A range of wireless digital measuring instruments; a calliper, measuring tape and protractor. Measurements of physical objects are transferred in real-time to an on-screen digital 3D model on which it needs to fit. Through this project, measuring becomes something without numbers, but with accurate precision; measuring becomes making. These instruments can then be used in an application where archetypical, parametric objects can be customised with exact measurements and materialised by digital production techniques such as 3D printing.
Since the late 1960’s researchers have been experimenting with graphical user interfaces to make computers more accessible to non-specialists. Early graphical interfaces had to be invented from scratch, and one popular way to deal with the abstract nature of ‘the digital’ was to work with metaphors. The prevailing ‘desktop’ metaphor has now become one of the most recognisable interface analogies, treating the computer monitor like the user’s physical desktop. In this way, objects such as documents and folders can be placed in filing systems, relatable to the prior paper systems commonly used in the office. The same unifying concepts were applied to creative programs. Drawing and painting applications used familiar ‘real world’ instruments from the artist’s workshop, like a pencil, paintbrush, spray can, paint bucket and so on, and translated them into digital counterparts with similar functions.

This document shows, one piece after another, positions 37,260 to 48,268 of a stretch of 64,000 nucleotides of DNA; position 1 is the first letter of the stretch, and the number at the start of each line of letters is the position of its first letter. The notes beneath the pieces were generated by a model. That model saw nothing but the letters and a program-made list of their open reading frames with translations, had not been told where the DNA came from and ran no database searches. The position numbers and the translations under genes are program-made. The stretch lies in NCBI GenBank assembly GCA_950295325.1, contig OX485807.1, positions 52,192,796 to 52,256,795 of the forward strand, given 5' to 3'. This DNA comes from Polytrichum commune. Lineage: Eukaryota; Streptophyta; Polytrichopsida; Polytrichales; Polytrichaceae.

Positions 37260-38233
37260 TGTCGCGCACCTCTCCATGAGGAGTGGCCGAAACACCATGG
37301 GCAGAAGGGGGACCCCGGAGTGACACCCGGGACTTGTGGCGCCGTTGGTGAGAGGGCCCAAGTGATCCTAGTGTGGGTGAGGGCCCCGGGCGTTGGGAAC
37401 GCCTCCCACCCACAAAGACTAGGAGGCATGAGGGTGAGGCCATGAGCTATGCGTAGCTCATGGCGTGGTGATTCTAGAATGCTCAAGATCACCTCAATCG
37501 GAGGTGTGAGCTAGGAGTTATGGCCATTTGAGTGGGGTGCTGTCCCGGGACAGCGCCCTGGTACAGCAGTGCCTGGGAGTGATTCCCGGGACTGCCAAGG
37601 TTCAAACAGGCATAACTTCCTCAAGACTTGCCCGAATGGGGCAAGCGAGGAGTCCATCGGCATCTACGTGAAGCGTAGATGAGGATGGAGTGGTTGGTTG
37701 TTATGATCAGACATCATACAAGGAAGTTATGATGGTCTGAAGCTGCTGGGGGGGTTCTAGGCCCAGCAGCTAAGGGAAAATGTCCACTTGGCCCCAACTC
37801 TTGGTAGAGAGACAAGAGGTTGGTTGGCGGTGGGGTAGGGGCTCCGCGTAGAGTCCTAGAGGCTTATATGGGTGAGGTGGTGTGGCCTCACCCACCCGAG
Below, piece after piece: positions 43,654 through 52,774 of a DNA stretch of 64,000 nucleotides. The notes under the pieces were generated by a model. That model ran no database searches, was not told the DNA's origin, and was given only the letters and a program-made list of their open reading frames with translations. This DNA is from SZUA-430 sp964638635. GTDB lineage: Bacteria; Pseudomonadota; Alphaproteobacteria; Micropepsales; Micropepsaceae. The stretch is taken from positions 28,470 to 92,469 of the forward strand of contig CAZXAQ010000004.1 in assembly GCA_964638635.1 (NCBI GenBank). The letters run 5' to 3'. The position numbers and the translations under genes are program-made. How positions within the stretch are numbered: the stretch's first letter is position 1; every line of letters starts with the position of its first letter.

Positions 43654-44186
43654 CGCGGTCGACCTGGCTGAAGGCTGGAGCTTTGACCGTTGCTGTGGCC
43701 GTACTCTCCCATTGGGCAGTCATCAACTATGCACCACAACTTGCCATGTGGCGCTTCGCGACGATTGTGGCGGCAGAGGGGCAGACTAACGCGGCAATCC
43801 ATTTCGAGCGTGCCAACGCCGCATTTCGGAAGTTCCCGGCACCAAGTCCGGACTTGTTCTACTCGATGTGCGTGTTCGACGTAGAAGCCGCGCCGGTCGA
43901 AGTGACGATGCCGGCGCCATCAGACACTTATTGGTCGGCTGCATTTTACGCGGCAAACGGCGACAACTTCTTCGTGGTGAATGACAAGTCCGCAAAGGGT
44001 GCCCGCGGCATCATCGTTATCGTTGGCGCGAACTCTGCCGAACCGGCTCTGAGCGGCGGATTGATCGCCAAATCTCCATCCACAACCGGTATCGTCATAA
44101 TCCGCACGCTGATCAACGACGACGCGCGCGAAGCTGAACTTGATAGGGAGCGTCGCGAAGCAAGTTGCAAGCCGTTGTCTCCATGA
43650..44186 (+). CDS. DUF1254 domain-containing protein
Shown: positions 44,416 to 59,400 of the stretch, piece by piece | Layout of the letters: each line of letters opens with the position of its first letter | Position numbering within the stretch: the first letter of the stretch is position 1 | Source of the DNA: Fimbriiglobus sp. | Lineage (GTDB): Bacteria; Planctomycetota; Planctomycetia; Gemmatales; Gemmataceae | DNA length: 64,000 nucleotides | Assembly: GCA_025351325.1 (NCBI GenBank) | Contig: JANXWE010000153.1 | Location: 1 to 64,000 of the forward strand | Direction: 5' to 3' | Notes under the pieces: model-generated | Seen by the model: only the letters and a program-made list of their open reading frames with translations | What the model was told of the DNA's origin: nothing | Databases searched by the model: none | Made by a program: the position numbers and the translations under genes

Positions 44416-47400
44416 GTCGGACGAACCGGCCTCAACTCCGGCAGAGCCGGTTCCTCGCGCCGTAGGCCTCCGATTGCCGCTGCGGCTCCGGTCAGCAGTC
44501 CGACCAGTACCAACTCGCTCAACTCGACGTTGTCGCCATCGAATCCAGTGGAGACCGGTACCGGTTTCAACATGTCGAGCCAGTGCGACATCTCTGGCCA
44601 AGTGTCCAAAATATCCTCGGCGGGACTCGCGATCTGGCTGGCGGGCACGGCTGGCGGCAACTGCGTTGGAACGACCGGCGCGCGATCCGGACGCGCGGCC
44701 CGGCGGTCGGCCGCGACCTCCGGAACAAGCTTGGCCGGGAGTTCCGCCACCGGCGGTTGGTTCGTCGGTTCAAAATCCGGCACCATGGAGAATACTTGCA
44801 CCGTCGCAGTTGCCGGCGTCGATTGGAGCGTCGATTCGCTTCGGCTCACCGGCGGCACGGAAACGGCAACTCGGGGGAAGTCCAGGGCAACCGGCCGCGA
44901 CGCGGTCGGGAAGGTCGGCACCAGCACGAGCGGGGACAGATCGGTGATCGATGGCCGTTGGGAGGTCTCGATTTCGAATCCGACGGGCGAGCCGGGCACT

Of Instruments and Archetypes explores the possibilities of taking back these non-physical instruments, and returning them to the real world without losing their digital functions.